( I also intrested about the e-m78 and e-m215 from berg alsace... which branch are they exactly )

    Alf an expert from e3b haplozone site
    Checked the e1b1b calls from berg
    And the e1b1a
    Those e-m78 samples are real was able to verify them
    The e1b1a not so much
    I wish he would look on the other 2
    e- m215 samples to know there branch( but he didn't)

    His words:
    I found the fastq files for the M78 Bergheim, France samples. At present I have looked at BERG157-9, BERG157-3 and BERG79 (ordered most Y sequences to least). The sequencing appears to have targeted M215 and M78 and they are all positive for those.
    The M78 calls for each sample are supported by positive results as follows:
    BERG157-9: L337/PF1509, PF1554, PF1551, P2, M215, L336/PF1825, L539, M78.
    BERG157-3: M96/PF1823, M215, CTS8002, M78.
    BERG79: PF1551, M215, M78.
    BERG157-9 has no coverage for any L618 or V13 equivalent nor do I see any positive results for any other M78 sub branch at present.
    BERG157-3 has the one negative result for CTS3287 but no coverage for any other L618 or V13 equivalent to verify or contradict it.
    BERG79 also has no coverage for any L618 or V13 equivalent.


    I also have taken a look at the fastq files for the Pont-sur-Seine sample, PSS282, called E1b1a1a1a1c2c. I could not verify this result however and found negative results for the SNPs:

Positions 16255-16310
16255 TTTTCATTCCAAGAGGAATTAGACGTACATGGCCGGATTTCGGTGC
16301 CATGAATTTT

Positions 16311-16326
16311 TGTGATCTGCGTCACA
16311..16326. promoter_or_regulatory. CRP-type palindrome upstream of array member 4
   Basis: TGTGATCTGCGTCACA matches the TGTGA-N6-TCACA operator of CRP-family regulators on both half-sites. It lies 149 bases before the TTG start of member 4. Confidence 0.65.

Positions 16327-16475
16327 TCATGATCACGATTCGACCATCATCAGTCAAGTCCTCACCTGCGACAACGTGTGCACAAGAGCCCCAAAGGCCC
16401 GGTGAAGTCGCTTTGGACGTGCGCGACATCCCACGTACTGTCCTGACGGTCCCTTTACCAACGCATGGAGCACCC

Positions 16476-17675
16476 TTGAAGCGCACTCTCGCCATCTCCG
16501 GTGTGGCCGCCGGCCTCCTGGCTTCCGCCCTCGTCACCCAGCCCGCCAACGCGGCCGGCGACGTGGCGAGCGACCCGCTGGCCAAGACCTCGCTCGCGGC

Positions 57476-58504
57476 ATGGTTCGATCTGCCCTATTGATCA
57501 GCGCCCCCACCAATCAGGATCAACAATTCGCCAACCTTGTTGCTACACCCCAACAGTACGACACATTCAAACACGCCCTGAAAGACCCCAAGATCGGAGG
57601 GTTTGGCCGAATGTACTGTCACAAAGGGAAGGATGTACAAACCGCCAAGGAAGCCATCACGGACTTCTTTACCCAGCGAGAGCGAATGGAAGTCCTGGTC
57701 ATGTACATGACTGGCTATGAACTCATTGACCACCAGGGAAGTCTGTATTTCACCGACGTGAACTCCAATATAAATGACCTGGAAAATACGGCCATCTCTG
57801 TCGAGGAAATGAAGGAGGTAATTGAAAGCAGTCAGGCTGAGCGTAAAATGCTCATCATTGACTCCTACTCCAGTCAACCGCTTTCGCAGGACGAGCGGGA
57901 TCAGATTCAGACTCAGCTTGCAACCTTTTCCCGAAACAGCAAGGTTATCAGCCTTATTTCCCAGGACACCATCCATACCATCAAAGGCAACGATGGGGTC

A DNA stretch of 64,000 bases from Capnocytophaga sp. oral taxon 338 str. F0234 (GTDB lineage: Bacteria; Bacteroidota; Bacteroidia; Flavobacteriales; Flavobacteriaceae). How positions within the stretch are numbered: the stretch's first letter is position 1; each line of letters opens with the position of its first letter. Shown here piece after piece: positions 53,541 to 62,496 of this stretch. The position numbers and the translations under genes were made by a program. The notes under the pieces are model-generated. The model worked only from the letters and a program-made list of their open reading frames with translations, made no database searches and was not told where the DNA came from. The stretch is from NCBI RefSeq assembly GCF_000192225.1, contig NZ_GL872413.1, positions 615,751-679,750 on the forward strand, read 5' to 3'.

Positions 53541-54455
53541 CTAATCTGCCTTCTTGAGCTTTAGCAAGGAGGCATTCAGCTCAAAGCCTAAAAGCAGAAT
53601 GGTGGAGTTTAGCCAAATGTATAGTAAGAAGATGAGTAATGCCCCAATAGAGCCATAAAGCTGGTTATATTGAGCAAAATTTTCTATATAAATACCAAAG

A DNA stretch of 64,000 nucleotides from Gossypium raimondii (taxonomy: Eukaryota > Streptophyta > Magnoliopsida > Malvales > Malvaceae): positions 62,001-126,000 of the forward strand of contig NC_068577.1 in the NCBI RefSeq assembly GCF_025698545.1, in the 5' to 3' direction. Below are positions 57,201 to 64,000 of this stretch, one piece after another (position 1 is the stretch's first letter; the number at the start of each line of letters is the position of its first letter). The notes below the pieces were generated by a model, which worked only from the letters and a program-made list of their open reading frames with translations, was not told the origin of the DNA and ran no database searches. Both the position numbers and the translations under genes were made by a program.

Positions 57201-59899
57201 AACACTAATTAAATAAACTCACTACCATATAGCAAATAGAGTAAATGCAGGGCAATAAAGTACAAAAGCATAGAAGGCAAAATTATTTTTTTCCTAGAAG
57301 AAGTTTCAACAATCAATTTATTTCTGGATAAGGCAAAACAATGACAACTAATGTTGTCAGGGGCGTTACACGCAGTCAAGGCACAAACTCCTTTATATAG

L337/PF1509, M96/PF1823, F1365/PF1558, P2. (Also as would be expected a negative result for L336/PF1825).
    Last edited by kingjohn; 21-06-20 at 14:28.

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    1 members found this post helpful.
    What about the La Tene E1b1b, could he check the downstream?

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    Quote Originally Posted by Progon View Post
    What about the La Tene E1b1b, could he check the downstream?
    i am not a member in this site
    johan the e-v13 member from this forum is
    ,maybe he can ask alf there
    kind regards
    Adam

    p.s
    i am also interested to know there is 1 LA -Tene as you mention and 1 more individual from the berg site

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    1 members found this post helpful.
    Quote Originally Posted by kingjohn View Post
    i am also interested to know there is 1 LA -Tene as you mention and 1 more individual from the berg site
    I second that. Very interested myself

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    Quote Originally Posted by Riverman View Post
    I second that. Very interested myself
    Are you E-V13 yourself?

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    1 members found this post helpful.
    Quote Originally Posted by Progon View Post
    Are you E-V13 yourself?
    Yes, I'm part of that bunch.

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    Quote Originally Posted by Riverman View Post
    Yes, I'm part of that bunch.
    My all time favorite posters on this anthro-foras was Austrian and E-V13.

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    This was the study that found I1? Does anybody know if there was I1 in SHG and EHG in places like Sweden, Finland and NW Russia?